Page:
Poland was the first country in post-communist Europe to embrace rapid economic liberalisation at the beginning of the 1990s. It joined the European Union (EU) in 2004 and the Polish Zloty will be no more after 2012, the year Poland switches to the Euro. Even without the Euro’s stabilising influence, Poland is in a very healthy state economically and offers plenty of opportunities for those keen to invest in the property market.
Whether for business or pleasure, Poland has been long overlooked as a destination in favour of Berlin to its west or Prague to its south. However, its strong post-transition economy and the relatively low price of real estate has attracted a considerable amount of foreign investment of late.
The capital, Warsaw, has a thriving arts scene and chic cafés and bars are springing up all over the city, notably in the charming old town. Like Warsaw, Krakow is home to a rich variety of Renaissance, Baroque and Gothic architecture, and the northern Polish city of Gdansk and PoznaÅ„ in the west are also worth investigation. The former is Poland’s principal seaport, while the latter hosts the annual PoznaÅ„ International Fair, an important event for global trade.
As well as offering numerous incentives to attract international firms (Tesco, Toyota and GlaxoSmithKline are already on board and bringing in capital as well as employment opportunities), the Polish government is also actively encouraging foreigners to invest in property. Along with accession to the EU has come better protection of ownership rights and, as of 2009, foreign buyers won’t need an investment permit. Notably, Poland ranks fifth in the world on the Foreign Direct Investment Confidence Index.
Investors looking to rent to the locals are aware that Poles are getting rich fast and that they are demanding better quality residential property. Already (post 1990) 60 percent of the population own their own home, and Poland is at the top of the European House Price Growth League Table.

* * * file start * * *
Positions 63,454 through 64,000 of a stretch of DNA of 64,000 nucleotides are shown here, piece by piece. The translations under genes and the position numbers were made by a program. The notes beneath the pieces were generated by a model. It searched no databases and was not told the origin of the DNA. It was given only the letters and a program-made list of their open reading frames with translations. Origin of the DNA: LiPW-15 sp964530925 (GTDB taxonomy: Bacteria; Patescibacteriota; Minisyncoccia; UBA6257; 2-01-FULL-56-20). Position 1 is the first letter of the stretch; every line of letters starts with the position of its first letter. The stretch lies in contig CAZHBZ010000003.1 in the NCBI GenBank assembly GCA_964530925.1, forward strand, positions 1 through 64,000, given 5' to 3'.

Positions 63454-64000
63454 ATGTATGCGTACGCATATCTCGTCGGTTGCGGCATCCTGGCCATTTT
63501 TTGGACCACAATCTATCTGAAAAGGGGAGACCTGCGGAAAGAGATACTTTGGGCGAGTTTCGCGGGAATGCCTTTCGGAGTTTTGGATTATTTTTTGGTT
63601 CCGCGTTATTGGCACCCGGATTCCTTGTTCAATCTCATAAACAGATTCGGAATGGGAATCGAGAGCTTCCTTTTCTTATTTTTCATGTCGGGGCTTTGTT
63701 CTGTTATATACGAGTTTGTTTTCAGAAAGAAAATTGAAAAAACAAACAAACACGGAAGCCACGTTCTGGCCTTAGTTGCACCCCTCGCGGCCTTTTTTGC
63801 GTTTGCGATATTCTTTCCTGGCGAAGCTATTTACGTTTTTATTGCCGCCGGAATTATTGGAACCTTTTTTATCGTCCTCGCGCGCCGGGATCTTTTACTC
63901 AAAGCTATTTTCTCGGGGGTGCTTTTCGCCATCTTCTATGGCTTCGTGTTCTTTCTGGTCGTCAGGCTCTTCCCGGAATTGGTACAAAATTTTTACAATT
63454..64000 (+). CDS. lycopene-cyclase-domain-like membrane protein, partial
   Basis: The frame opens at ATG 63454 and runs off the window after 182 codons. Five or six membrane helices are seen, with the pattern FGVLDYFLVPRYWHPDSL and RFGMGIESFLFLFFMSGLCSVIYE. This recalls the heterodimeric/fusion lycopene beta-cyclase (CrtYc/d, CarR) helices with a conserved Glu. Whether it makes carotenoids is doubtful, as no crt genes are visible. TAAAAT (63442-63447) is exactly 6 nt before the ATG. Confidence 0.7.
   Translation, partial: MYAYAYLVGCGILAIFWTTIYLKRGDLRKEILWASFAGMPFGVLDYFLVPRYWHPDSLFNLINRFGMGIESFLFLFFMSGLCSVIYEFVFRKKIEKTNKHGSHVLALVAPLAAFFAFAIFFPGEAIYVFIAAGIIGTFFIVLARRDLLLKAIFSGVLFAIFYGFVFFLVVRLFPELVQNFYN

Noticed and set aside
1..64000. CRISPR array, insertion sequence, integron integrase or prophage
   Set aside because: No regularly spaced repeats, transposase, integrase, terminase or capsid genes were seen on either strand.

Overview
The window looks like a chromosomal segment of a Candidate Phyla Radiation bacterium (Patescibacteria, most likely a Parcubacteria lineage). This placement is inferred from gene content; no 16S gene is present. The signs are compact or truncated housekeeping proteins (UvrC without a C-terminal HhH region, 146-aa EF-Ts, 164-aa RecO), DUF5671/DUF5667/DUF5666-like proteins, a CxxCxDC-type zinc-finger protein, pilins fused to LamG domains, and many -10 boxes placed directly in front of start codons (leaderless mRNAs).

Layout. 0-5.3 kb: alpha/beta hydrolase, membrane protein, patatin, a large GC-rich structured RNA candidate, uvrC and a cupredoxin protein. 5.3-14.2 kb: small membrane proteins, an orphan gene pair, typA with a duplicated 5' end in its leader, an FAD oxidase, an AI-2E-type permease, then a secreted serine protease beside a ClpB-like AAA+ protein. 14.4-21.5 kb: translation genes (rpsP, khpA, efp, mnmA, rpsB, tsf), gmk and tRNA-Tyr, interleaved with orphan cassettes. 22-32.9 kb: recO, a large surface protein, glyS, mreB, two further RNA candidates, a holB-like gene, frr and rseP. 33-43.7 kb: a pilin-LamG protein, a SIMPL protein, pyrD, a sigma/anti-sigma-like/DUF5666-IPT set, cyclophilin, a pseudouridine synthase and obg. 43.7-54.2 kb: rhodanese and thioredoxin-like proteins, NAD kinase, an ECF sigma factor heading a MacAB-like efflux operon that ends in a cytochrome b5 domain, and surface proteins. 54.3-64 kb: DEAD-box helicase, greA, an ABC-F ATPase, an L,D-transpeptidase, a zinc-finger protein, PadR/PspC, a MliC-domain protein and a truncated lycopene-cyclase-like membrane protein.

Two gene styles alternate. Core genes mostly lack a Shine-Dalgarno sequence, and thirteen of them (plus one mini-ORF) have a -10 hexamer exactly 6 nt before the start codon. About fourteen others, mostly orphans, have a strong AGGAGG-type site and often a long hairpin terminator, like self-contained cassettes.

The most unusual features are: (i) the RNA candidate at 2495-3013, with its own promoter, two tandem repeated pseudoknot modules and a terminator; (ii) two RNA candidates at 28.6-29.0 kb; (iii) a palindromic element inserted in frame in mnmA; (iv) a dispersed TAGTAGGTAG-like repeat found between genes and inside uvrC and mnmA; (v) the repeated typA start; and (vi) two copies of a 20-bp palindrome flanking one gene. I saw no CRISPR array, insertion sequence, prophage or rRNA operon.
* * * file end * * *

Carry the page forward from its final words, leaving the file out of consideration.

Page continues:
Due to residential shortages (according to a recent Knight Frank report, there is a shortfall of around 1.5 million dwellings), there is plenty of construction work taking place in Warsaw. Approximately 30,000 apartments are currently being built, and districts such as expat-friendly Wilanow and upscale Praga Poludnie – as well as Ursynow-Kabaty and Bemowo – are internationalseeing most of the action. Yields may not be too generous at around 6 percent, but there is a good chance this will increase as Poland’s economy continues to boom.
Those looking to invest in Warsaw would also do well to investigate residential properties in Ochota, Old Zoliborz, Saska Kepa and Mokotów. In these districts the average price for a 538-square-foot home is HK$1.6 million (PLN456,987), and the expected rental HK$7,896 per month. Key developments worth a look include Arlet House, near to the city centre, which offers up 190 flats in a single apartment block; and Park Tivoli next to the Bródnowski Canal, which supports 280 apartments on 4 hectares. Restaura Górskiego, a pre-war building that is currently being refurbished to acommodate 109 homes, seems another good bet: it is owned by the Restaura Group, which has successfully renovated apartments in Barcelona, Madrid, Paris, Lisbon and Berlin during its 30-year history.
The trend towards upscale residential properties is not exclusive to the capital: Krakow, Gdansk and PoznaÅ„ also have a number of similar developments springing up. While homes in Warsaw sell for around HK$150,000 per square foot, prices outside the city are considerably lower.
The country’s second largest urban area, Krakow is a city in transition, and most of the new property developments are located in the east, in districts such as Nowa Huta, Czyzyny and Grébalów. In Gdansk, new-builds in Chelm (Szadólki) are appealing to foreign investors.
PoznaÅ„, meanwhile is the city to watch: heavy investment and rising property prices are likely prior to the 2010 completion of the A2 motorway, which will improve access to Berlin in the west and Warsaw in the east. Recognised as the capital of commerce and finance, property prices in PoznaÅ„ are growing off a lower base than those in Warsaw and moving faster than any city in Poland. Investors are looking at paying around HK$100,000 per square foot in the heart of town. It’s not unlikely that a HK$1.5 million investment will be worth HK$7.7 million in ten years time.
Factors to bear in mind before investing in Poland are not only the low to moderate rental yields, but the high rental income tax, which currently stands at 17.44 percent. However, all things considered, Poland still looks like a destination worthy of your dollars.
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